Two trials were carried out to assess the impact of crop load on second and third leaf Pink Lady™ trees. In order to maximise tree height on second leaf trees, three treatments were compared. The control treatment was a standard chemical thinning program, treatment 2 included removal of all flowers in the top 0.5m of the tree in addition to the standard chemical thinning program and in treatment 3 all fruit were removed from the trees. Treatments 2 and 3 resulted in the greatest leader extension and shoot length. In another trial, three specific crop loads were compared including three, five and eight fruit/TCAcm2. In this trial a crop load of eight fruit/TCAcm2 produced the best result overall with no loss of leader extension and superior fruit quality in terms of fruit size and colour. It should be noted however, that the optimal amount of fruit removal on other orchards will depend on rootstock, the training system used, planting density and the desired tree structure at full maturity.

Figure 1: Enhancing Young Tree Growth trial, Stanthorpe, QLD. Photo taken 18th November 2013 showing a control tree that received no treatment. Photo Credit: Orchard Services

Giberellic acid improves tree growth

Giberellic acid (GA3) resulted in improved extension growth and canopy development of young treated Kanzi trees on M26 rootstock in a trial conducted in South Australia. A similar Queensland trial also produced improved extension growth on young Pink Lady trees. A third trial in Southern Victoria highlighted the need to ensure that spray solution is acidic (-pH 5) when spraying GA3.

Managing vigour in mature trees

Depending on rootstock and growing conditions, mature trees will often require intervention to manage excessive vegetative vigour. A combination of pruning strategies as well as chemical and root pruning strategies were evaluated in orchard trials. Again, some strategies were more effective than others but some exciting and some very useful outcomes were achieved, some of which have led to further investigation and others that have provided immediate and practical recommendations.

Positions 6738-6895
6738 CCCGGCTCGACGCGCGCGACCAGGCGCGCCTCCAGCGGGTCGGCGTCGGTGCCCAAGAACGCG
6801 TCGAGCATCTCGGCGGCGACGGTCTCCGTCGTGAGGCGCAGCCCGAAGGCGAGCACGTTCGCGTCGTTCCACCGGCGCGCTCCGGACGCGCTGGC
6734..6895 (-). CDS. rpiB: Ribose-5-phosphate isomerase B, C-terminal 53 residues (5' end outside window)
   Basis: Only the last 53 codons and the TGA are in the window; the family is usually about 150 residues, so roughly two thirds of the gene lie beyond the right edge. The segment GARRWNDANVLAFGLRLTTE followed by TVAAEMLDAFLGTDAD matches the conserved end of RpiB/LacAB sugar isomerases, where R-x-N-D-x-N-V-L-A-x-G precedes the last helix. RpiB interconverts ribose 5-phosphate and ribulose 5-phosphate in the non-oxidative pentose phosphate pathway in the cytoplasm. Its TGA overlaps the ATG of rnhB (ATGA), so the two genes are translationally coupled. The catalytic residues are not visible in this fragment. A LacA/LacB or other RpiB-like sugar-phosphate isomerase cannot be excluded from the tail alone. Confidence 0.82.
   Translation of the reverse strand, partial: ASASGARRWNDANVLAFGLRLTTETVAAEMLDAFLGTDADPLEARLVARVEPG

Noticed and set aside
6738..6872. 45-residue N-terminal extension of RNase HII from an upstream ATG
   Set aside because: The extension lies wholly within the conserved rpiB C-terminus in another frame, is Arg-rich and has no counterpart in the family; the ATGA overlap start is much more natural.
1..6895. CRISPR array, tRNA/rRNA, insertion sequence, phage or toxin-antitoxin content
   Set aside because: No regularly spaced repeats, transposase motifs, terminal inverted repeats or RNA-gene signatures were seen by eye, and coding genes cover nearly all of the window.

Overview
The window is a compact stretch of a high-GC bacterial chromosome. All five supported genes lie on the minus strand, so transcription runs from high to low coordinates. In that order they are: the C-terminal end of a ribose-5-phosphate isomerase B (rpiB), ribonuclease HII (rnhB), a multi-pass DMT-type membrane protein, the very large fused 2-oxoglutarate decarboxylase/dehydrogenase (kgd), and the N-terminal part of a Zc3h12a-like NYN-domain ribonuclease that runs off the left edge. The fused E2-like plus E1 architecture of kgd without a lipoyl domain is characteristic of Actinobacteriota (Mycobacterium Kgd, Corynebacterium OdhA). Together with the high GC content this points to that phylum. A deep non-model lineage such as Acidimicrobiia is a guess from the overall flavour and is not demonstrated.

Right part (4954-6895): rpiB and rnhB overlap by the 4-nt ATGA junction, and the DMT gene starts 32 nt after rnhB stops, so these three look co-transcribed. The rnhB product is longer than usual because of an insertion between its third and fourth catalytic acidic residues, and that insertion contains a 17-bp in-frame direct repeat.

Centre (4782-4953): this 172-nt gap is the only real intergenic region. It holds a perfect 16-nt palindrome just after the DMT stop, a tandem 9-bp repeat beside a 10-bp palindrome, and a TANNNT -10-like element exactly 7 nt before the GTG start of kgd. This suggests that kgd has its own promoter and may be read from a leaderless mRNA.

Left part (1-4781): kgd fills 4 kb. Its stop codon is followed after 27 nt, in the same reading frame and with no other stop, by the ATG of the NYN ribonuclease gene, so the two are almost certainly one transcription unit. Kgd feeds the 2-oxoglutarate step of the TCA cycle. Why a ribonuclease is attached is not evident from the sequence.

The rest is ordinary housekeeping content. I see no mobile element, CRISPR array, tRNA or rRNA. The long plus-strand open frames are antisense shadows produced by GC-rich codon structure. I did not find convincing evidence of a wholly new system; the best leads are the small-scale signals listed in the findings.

Time Regalis® use wisely

A Queensland trial was designed to assess the importance of timing for the initial application of Regalis®. Interestingly, all three early applications proved to be equally effective as the recommended timing (60% petal fall, shoots 4-6 cm) where the average reduction in shoot length was 26%. However, applying the first application only six days after recommended timing when shoots were 10-12cm long resulted in only 4% reduction in shoot length. Whilst early applications were successful, growers were cautioned that when following 28 day spray intervals the final application may be too early to restrict late season growth.

Root pruning delivers benefits

Figure 2: Enhancing Young Tree Growth trial, Stanthorpe, QLD. Photo taken 18th November 2013 showing a tree that received treatment with giberillic acid (ProGibb®). Photo Credit: Orchard Services

Several root pruning trials were carried out over the last two years of the Future Orchards programme. The following benefits were observed;

  • effective vigour management when applied correctly
  • a positive effect on return bloom
  • shorter shoot length and more open canopies resulting in better light distribution
  • minimal impact on crop yield

When considering root pruning, growers need to be mindful that root pruning can result in significant reduction of the effective root area and ensure that irrigation requirements can be met.

A way to reduce biennial bearing

A combination of summer NAA sprays and root pruning was trialled in Adelaide Hills, South Australia. The combined treatments significantly reduced the impact of biennial bearing on mature ‘Fuji’ trees by increasing return bloom and restricting vegetative vigour. After a 50 ton/ha yield the previous season, gross yield from the untreated control trees was 36.9 ton/ha versus 53.8 ton/ha from the treated trees.


AgFirst would like to acknowledge the growers, front-line advisors and local advisory groups who have made these trials possible. Full reports on all Future Orchards trials can be found within the members section of the APAL website.

crop load and thinning Future Orchards vigour young tree development